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DOJ: No ‘harassment’ over summons vs. Sereno aides


MANILA — Justice Secretary Menardo Guevarra on Sunday clarified that the issuance of subpoenas against respondents in a complaint filed before the Department of Justice (DOJ) is part of its investigation procedures and not an act of harassment.


Guevarra issued the statement in response to the accusation of former Chief Justice Maria Lourdes Sereno after the DOJ summoned lawyers Ma. Lourdes Oliveros and Michael Ocampo, who are part of her staff, based on the graft case filed by lawyer Larry Gadon.

“Our investigating prosecutors routinely issue subpoenas to any and all persons named as respondents in complaints filed before the DOJ. That's part of procedural due process and should not be viewed as an act of harassment,” Guevarra said in a text message sent to Philippine News Agency (PNA) when sought for a comment.

“The DOJ under my watch will not be used to advance any political purpose,” he added.

In a radio interview Saturday, Sereno said Oliveros and Ocampo were asked to explain their work in the judiciary.

Gadon, the complainant in the impeachment case against Sereno, filed a complaint against Oliveros, a Court Attorney VI of the Office of the Chief Justice and chair of the Legal Technical Working Group; and Ocampo, a Court Attorney VI; and former IT consultant Helen Perez-Macasaet for violating R.A. 9184 or the Government Procurement Reform Act.

The three respondents already submitted their counter-affidavits earlier this month.

Gadon alleged that only two of the eight contracts of service of Macasaet with the SC passed the Bids and Awards Committee while the six others were renewed by Sereno without the knowledge and approval of the Bids and Awards Committee.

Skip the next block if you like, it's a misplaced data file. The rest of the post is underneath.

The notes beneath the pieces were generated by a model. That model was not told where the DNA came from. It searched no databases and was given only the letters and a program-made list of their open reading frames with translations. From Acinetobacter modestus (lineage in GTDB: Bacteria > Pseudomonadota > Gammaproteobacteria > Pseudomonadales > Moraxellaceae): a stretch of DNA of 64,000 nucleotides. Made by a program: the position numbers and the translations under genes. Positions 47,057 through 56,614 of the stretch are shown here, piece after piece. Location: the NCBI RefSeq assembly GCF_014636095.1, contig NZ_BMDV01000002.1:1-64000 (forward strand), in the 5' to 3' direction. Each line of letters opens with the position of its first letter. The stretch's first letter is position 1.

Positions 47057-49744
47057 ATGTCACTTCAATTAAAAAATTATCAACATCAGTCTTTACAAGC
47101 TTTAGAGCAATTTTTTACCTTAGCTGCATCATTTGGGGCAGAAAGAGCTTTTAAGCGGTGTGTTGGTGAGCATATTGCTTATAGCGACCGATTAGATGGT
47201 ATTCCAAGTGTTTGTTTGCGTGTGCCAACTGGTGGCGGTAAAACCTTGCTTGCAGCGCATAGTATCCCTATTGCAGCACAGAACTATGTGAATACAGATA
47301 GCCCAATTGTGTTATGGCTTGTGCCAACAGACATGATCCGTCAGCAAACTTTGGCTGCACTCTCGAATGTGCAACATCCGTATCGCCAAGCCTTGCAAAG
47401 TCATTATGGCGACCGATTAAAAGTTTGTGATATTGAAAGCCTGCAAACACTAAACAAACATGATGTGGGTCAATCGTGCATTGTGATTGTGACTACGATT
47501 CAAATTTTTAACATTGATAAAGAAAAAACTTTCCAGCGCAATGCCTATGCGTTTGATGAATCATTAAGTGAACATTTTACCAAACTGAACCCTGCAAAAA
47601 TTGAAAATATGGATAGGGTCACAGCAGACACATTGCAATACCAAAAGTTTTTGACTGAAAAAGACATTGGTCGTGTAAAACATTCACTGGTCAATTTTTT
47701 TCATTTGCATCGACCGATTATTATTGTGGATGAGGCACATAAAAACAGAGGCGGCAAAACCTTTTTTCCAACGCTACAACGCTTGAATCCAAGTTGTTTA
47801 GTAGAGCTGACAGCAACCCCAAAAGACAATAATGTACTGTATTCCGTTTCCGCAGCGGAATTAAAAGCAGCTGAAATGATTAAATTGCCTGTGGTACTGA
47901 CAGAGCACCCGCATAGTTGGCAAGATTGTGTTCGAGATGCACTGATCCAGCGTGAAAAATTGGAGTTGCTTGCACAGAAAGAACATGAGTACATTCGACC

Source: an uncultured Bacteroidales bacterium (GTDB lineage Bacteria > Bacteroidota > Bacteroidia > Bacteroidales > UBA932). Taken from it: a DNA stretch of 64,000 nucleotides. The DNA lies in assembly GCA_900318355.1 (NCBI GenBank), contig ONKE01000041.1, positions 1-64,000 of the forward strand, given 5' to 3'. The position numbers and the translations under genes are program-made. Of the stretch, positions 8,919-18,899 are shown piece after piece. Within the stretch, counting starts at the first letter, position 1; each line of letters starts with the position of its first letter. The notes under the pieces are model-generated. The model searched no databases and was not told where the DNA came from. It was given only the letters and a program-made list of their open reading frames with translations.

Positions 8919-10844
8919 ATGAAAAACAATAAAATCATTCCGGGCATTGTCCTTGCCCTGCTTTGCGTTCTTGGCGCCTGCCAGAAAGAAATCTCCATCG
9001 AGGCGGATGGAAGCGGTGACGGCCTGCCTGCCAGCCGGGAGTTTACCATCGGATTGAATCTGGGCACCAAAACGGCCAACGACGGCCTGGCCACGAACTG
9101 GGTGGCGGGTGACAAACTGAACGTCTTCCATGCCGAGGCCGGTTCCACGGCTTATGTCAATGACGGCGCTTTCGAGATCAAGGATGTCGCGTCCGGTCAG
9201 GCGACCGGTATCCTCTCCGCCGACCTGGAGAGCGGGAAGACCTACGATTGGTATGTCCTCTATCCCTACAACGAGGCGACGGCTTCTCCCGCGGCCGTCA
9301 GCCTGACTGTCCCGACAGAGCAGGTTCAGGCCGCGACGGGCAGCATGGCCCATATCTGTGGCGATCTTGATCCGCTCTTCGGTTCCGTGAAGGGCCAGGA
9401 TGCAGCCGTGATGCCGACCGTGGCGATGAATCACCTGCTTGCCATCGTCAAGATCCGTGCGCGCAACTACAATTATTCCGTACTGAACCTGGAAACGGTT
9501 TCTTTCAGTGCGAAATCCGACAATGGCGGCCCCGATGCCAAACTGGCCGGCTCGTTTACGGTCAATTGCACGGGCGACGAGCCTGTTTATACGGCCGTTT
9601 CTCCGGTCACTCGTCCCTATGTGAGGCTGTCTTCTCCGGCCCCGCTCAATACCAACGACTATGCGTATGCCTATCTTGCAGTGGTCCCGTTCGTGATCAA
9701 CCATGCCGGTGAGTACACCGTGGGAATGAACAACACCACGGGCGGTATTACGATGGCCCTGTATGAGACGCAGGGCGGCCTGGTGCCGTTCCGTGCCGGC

“The splitting of the contracts was meant to evade competitive bidding in violation of RA 9184. The mode of hiring of respondent Perez-Macasaet was a form of negotiated procurement through direct negotiation instead of undergoing public bidding,” Gadon said.

The lawyer also alleged that Macasaet's compensation was PHP100,000 a month under the first contract and PHP250,000 a month in the succeeding contracts, "way beyond" the compensation ceiling set by a circular letter from the Department of Budget and Management.

"By reason of compensation alone, the contracts of service of Perez-Macaset, upon the recommendation and influence of Respondents Oliveros and Ocampo, are manifestly and grossly disadvantageous to the government," the complaint reads.

"As a result," procurement rules "were not complied with," it added.

Macasaet's hiring was also among the allegations in the impeachment case against Sereno.

Sereno said the supposed harassment came after her removal from the Supreme Court last week.

Last May 11, the high court, voting 8-6, granted the Office of the Solicitor General’s quo warranto petition and ousted Sereno for “unlawfully” holding the chief justice post for her failure to file and submit Statements of Assets, Liabilities and Net Worth (SALNs). (PNA)

By Christopher Lloyd Caliwan